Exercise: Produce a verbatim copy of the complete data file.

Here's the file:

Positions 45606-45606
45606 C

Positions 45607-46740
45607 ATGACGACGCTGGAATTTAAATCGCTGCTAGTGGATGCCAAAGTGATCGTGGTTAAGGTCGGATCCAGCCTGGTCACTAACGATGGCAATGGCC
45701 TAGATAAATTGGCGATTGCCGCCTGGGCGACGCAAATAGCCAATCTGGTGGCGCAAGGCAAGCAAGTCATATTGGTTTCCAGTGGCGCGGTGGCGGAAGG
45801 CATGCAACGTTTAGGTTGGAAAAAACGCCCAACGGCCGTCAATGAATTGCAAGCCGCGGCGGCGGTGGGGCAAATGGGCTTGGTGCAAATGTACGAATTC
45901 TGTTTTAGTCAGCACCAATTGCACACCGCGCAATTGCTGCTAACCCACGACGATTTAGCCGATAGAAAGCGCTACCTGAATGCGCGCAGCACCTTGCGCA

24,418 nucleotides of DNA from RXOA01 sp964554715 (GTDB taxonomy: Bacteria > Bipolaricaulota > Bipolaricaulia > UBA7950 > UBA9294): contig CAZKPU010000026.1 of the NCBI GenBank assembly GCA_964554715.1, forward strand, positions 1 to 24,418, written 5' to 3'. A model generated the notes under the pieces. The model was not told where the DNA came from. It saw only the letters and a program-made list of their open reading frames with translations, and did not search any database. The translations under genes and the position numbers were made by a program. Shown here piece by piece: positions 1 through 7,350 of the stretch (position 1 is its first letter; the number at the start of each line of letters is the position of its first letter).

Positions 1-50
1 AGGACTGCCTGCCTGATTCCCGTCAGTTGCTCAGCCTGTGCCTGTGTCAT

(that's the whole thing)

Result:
Positions 45606-45606
45606 C

Positions 45607-46740
45607 ATGACGACGCTGGAATTTAAATCGCTGCTAGTGGATGCCAAAGTGATCGTGGTTAAGGTCGGATCCAGCCTGGTCACTAACGATGGCAATGGCC
45701 TAGATAAATTGGCGATTGCCGCCTGGGCGACGCAAATAGCCAATCTGGTGGCGCAAGGCAAGCAAGTCATATTGGTTTCCAGTGGCGCGGTGGCGGAAGG
45801 CATGCAACGTTTAGGTTGGAAAAAACGCCCAACGGCCGTCAATGAATTGCAAGCCGCGGCGGCGGTGGGGCAAATGGGCTTGGTGCAAATGTACGAATTC
45901 TGTTTTAGTCAGCACCAATTGCACACCGCGCAATTGCTGCTAACCCACGACGATTTAGCCGATAGAAAGCGCTACCTGAATGCGCGCAGCACCTTGCGCA

24,418 nucleotides of DNA from RXOA01 sp964554715 (GTDB taxonomy: Bacteria > Bipolaricaulota > Bipolaricaulia > UBA7950 > UBA9294): contig CAZKPU010000026.1 of the NCBI GenBank assembly GCA_964554715.1, forward strand, positions 1 to 24,418, written 5' to 3'. A model generated the notes under the pieces. The model was not told where the DNA came from. It saw only the letters and a program-made list of their open reading frames with translations, and did not search any database. The translations under genes and the position numbers were made by a program. Shown here piece by piece: positions 1 through 7,350 of the stretch (position 1 is its first letter; the number at the start of each line of letters is the position of its first letter).

Positions 1-50
1 AGGACTGCCTGCCTGATTCCCGTCAGTTGCTCAGCCTGTGCCTGTGTCAT